Employees who are covered and protected by the FMLA of 1993 generally have a right to return to work after taking job-protected leave, and employers are generally required to restore such employees to the same or equivalent positions after the taking of such leave under the EPSLA or EFMLEA. The FFCRA, however, does not protect employees from certain adverse employment actions (g., layoffs). Employers will not violate the EPSLA or EFMLEA by failing to restore employees to their previous positions if such employees would have been laid off even if they had not taken the paid sick leave or expanded family and medical leave (and, perhaps more importantly, if the employer can prove it).  The typical "job restoration" requirements also do not apply to highly-compensated "key" employees under the FMLA, or to  employers who employ  fewer than 25 employees, so long as the following circumstances/requirements are met: 

  1. The employee took the leave to care for his or her son or daughter whose school or place of care was closed or whose child care provider was unavailable;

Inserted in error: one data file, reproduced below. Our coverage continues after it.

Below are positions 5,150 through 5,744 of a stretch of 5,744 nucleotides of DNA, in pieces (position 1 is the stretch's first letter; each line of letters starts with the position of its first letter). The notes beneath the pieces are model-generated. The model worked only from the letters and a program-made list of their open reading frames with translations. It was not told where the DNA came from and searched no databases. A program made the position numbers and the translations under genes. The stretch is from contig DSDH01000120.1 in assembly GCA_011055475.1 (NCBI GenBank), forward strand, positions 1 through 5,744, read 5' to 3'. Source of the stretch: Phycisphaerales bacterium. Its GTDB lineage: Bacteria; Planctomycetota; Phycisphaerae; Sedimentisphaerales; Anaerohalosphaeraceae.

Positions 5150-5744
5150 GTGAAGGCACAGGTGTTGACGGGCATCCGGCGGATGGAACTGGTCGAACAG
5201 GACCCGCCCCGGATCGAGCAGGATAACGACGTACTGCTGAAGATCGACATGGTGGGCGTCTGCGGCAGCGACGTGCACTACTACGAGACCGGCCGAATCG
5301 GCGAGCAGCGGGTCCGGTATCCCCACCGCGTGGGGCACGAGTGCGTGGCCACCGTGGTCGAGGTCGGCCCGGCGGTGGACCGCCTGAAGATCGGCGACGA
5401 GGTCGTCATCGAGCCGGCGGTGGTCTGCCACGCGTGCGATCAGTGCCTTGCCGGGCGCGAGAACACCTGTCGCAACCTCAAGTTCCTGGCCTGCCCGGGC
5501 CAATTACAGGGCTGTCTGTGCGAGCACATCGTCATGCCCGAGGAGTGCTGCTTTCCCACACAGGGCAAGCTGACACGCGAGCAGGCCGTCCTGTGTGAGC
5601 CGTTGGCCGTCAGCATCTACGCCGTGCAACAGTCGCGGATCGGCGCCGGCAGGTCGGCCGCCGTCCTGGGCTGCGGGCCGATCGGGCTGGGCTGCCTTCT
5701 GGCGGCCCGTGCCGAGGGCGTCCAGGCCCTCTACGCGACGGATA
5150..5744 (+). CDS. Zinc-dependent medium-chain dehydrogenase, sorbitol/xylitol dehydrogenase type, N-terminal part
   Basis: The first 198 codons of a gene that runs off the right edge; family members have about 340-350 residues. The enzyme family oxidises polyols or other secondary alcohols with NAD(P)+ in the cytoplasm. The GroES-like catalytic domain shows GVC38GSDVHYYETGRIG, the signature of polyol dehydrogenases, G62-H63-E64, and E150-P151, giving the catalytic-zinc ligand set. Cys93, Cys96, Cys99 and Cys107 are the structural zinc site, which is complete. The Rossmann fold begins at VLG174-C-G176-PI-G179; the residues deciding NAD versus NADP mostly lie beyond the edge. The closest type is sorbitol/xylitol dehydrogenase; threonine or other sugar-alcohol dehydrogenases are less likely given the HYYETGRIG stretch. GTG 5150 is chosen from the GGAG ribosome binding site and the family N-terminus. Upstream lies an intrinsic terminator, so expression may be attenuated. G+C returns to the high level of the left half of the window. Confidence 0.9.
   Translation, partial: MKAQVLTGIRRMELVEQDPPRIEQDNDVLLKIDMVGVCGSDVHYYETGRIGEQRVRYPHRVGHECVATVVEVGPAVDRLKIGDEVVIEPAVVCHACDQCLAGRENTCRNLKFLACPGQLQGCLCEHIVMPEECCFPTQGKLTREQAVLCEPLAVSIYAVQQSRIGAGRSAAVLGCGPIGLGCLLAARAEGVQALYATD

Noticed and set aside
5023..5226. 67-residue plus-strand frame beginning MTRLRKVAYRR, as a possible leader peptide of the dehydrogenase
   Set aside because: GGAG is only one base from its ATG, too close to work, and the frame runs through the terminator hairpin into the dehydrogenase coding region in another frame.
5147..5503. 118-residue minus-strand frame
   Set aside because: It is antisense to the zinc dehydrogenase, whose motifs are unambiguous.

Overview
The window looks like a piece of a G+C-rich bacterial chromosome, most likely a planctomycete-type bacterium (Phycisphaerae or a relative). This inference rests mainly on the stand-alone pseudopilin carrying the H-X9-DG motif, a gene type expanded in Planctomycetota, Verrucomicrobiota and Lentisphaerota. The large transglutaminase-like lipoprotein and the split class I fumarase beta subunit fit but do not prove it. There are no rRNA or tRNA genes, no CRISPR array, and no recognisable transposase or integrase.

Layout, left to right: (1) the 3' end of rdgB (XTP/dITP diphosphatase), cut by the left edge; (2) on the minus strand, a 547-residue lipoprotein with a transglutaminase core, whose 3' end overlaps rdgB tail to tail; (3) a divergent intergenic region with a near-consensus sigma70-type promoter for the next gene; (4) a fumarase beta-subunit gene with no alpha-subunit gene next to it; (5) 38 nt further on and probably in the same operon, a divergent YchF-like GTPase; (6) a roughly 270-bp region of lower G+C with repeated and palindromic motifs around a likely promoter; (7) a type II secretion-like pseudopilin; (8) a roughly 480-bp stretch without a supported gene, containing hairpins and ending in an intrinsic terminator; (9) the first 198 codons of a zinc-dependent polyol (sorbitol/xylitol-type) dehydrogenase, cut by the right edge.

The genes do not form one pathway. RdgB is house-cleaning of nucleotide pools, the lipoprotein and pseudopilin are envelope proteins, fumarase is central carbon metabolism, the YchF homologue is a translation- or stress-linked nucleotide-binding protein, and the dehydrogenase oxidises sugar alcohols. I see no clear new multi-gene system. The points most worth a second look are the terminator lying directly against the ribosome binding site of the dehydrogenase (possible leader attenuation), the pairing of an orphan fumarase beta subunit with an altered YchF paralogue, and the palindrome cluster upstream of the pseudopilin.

2. The  employee's position no longer exists due to economic or operating conditions that (i) affect employment and (ii) are caused by a public health emergency (i.e., due to COVID-19 related reasons) during the period of the employee's leave;
  3. The employer made reasonable efforts to restore the employee to the same or an equivalent position; and
  4. The employer makes reasonable efforts to contact the employee if an equivalent position becomes available for one year, starting on the date that the leave related to COVID-19 concluded or the date on which the twelve weeks after the employee's leave began, whichever is earlier.